“Parasitology? As in worms? That’s icky!”
This is definitely a phrase that I would have spoken in the past, but now that I’m half way through my first semester of three parasitology classes, I’m kind of starting to enjoy it. Parasites, while icky, are very important to veterinary medicine, and many of them have amazingly complex life cycles! It might also help that I go to the school that is home to the National Center for Veterinary Parasitology!
In my first semester of parasitology classes, we are mostly covering life cycles. Many species of parasites have a direct life cycle which means that the adults shed eggs that then become directly infectious to the same host organism (the definitive host). Other parasites are more complex, sometimes requiring multiple intermediate hosts. An intermediate host is an animal that the parasite must pass through to get to the definitive host and complete its life cycle.
We have also been practicing species identification. Adult parasitic worms can be differentiated by their size, shape, and the presence or absence of many different features. For example, Ascarids (roundworms) have 3 lips that can clearly be seen under the microscope and are key to diagnosing them. Eggs can be distinguished by size, shape, and sometimes color.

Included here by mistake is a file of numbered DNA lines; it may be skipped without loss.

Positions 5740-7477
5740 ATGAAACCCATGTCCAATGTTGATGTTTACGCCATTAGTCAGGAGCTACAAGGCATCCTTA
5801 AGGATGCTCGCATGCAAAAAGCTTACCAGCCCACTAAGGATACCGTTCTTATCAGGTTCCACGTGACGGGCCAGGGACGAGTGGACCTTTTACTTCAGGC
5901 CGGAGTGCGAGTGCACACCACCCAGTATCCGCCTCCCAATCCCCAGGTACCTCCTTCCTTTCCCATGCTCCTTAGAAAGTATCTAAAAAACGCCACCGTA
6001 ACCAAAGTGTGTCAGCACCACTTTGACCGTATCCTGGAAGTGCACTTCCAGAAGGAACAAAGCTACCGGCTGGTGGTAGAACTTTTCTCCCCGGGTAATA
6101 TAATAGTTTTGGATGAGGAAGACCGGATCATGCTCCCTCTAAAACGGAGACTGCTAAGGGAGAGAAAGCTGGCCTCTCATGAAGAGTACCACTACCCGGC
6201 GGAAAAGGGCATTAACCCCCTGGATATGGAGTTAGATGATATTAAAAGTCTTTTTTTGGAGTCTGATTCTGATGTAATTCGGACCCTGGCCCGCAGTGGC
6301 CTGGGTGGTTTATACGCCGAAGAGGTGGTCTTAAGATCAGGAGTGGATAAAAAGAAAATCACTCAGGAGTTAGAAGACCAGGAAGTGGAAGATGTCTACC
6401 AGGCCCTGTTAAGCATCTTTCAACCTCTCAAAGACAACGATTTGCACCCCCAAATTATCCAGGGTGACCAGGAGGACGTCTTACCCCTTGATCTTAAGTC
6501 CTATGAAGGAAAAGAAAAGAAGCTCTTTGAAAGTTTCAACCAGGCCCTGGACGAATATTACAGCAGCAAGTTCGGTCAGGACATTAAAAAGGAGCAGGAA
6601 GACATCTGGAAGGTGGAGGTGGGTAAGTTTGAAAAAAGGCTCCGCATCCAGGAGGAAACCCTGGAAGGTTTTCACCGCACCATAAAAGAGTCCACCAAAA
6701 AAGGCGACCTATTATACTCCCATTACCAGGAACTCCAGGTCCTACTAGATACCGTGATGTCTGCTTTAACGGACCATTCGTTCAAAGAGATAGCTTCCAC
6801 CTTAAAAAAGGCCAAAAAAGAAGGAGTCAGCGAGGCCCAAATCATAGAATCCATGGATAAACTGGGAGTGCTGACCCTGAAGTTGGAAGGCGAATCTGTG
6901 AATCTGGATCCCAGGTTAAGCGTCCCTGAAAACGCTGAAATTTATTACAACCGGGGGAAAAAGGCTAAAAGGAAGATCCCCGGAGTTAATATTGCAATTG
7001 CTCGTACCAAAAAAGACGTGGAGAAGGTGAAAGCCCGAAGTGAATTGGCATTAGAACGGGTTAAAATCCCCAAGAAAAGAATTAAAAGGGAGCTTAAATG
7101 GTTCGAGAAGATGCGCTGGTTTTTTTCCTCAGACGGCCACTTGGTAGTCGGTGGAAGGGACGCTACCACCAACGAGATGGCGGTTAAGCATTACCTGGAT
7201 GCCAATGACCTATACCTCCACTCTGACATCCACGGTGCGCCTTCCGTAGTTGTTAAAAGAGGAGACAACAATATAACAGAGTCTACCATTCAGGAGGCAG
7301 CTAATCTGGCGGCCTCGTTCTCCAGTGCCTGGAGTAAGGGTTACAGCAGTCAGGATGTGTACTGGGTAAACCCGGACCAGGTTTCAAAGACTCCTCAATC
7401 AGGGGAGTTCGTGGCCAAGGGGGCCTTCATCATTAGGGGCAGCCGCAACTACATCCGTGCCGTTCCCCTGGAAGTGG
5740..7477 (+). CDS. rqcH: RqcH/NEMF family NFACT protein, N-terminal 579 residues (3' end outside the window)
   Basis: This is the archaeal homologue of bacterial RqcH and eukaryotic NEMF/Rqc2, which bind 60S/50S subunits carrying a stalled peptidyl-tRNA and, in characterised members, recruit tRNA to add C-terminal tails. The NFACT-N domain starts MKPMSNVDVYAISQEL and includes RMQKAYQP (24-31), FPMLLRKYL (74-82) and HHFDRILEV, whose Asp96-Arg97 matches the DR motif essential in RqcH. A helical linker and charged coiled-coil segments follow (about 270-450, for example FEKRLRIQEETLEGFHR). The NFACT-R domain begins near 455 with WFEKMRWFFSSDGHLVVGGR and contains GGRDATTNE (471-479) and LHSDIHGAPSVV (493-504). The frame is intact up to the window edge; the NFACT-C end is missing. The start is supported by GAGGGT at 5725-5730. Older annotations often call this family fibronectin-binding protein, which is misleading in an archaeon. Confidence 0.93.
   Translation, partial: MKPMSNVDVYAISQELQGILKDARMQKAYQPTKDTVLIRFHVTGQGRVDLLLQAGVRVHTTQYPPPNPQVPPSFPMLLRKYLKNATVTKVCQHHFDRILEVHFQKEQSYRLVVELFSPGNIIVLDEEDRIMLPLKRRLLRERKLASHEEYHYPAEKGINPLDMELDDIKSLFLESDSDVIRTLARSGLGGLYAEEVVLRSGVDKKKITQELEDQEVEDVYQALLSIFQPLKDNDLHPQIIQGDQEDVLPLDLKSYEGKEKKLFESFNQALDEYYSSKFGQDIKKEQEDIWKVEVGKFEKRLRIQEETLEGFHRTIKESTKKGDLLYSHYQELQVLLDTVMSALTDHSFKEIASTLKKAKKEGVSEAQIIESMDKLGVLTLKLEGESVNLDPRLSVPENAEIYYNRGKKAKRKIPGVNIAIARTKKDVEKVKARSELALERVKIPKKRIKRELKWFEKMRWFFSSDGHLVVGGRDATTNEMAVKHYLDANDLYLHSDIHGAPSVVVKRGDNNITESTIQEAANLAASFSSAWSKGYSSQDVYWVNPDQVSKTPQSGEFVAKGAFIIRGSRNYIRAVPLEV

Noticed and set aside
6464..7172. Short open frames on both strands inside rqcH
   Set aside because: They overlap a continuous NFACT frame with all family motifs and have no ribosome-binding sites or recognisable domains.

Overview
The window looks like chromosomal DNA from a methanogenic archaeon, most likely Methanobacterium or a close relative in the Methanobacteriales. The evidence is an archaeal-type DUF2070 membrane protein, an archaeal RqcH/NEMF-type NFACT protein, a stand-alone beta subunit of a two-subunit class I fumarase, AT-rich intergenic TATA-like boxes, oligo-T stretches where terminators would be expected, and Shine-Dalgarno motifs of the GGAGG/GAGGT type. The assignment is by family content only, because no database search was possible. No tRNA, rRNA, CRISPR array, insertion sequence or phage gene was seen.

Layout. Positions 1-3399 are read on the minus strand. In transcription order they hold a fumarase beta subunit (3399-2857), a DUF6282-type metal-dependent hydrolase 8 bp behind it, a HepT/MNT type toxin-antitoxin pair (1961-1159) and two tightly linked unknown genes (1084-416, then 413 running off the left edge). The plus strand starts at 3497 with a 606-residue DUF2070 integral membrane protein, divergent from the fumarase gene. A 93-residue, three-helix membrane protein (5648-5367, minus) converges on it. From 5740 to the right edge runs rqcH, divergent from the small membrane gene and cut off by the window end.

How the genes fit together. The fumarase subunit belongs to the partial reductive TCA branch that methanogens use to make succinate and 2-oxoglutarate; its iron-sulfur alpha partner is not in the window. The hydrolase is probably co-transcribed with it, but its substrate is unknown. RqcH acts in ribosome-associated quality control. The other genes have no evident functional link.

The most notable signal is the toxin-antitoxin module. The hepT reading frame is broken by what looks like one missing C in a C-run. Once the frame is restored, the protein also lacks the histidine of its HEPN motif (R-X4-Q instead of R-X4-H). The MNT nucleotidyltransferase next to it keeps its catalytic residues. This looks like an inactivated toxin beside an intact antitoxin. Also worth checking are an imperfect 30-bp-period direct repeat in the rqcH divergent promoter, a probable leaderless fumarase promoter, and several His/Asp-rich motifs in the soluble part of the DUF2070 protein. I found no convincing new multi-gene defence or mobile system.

Parasite knowledge and identification is important because parasites can severely harm their hosts (our patients), causing enteritis, colic, general unthriftyness, and so many other problems depending on the species. Many different parasites are also zoonotic so it is important as a practitioner to know what to watch out for!
So far, while I still think parasites are kind of gross, I have gained a whole new level of respect and understanding that I did not previously have for parasites. Who knows, I may even start to like parasitology!